Ivy Blue is an alternative band from Te Aroha, New Zealand. “Present Shapes” is the band’s fifth album and delves into areas of rock, pop, soundtrack, and experimental music. The most amazing thing about this album is how much of a surprise it is. The band has been deconstructing and breaking down their mix of experimental and pop, while throwing up cyclones of rock infested mist. They shock you with the sheer contrast of their sound. Filled with the warmest possible intentions, it invites you to fall in love with its unusual thumps and aural flotsam. Anchored by a test pattern baseline, dissonant vocals, and a sly beat machine, the tracks wander around the edges of conventional structures, breaking into the main groove only to smoothly dissolve into a bittersweet end.
Ivy Blue toss around small chunks of music as catchy and irresistible as it is strangely weird. The warm piano lines of “A Picture of The World” moves into the overdriven metal guitar riffs of “The National Anthem” and then into the acoustic-guitar strumming of “Melody of Stars”. The first three songs alone sound as if they belong to 3 different albums by different artists in three different genres! The only common denominator is James Brodie’s offbeat, and dissonant nasal tone vocals.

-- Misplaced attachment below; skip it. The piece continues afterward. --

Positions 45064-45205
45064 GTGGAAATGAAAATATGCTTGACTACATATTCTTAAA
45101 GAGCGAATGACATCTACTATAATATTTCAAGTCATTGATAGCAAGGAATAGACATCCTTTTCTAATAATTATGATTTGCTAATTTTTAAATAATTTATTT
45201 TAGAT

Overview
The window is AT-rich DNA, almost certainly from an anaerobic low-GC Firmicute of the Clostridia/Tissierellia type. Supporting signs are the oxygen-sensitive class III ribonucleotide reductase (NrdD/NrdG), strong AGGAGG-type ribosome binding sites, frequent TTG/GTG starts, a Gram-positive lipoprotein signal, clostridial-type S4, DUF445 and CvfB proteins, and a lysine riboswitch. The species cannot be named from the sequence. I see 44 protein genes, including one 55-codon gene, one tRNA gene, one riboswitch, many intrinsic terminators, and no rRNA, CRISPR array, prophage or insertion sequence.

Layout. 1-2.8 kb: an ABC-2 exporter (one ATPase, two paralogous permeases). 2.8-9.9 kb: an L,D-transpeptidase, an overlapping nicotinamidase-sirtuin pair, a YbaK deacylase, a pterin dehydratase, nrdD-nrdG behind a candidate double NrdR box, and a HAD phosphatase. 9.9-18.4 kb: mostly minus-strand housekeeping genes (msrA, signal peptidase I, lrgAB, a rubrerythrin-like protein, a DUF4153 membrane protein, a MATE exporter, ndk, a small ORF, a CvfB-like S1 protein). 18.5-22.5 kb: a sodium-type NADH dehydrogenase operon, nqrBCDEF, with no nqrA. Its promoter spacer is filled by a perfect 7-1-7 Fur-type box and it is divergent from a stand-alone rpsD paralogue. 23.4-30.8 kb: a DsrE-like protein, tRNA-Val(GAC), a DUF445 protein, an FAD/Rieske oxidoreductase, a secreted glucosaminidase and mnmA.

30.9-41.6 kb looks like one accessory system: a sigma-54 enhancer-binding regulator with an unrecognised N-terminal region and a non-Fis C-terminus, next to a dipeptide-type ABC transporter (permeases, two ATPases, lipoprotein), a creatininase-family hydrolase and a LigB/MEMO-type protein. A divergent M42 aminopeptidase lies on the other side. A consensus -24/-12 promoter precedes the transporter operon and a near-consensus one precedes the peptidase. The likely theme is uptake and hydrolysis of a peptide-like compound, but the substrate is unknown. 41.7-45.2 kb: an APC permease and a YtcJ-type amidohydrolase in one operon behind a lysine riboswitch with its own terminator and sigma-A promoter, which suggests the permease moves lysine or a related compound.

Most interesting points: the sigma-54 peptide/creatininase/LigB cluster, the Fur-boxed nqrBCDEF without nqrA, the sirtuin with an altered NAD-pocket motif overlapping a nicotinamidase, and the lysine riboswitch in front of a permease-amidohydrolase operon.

The deconstructions these sonic scraps undergo and the musical textures around them are radically broad-minded, unveiling a separate and equally engaging architecture all of their own. The ear follows one, then the other, first harmonically together, and then suddenly cacophonous, all wrapped up in that familiar, experimental ambience.
The scrupulous experimental sensibilities of James Brodie is all over this record, even incorporating a post-rock electronic sound and left-field musical influences at the heart of this work, completely uncovered on “Shadow’s Journey”, which sounds like a twisted futuristic Mogwai makeover.
“Present Shapes” is by no means an easy record to get one’s head around, especially if you are trapped in conventional pop music structures and melodics. Yet just when the album seems like it is sure to fall apart for the average listener, Ivy Blue rediscovers the melody at the core of “Little By Little”, but don’t be fooled, because this musical project has very little affinity with unchallenging music.
And soon Ivy Blu throws the over-driven guitars and dissonant vocals right back into the mix. Then suddenly, as if to prove us all wrong, the tracks “Resist” and “Codera” are bare-boned and stooped in acoustic guitar and strings, in support of the vocals.
There could be two opposing schools of thought regarding Ivy Blue. One could hold that the New Zealand project is an adventurous sonic pioneer, whose restlessly exploratory oeuvre succeeds in carving out an entirely new, 21st-century take on alternative experimental music, deserving of solemn appreciation and praise.
The other may view Ivy Blue as tiresomely smug, pretentious act, whose music has less in common with fearless alternative experimental music than the self-indulgent noodling of latter-day jam bands. Experimental music has always been polarizing that’s part of its defining character. Each to his own, you decide which side of the fence you’re on!
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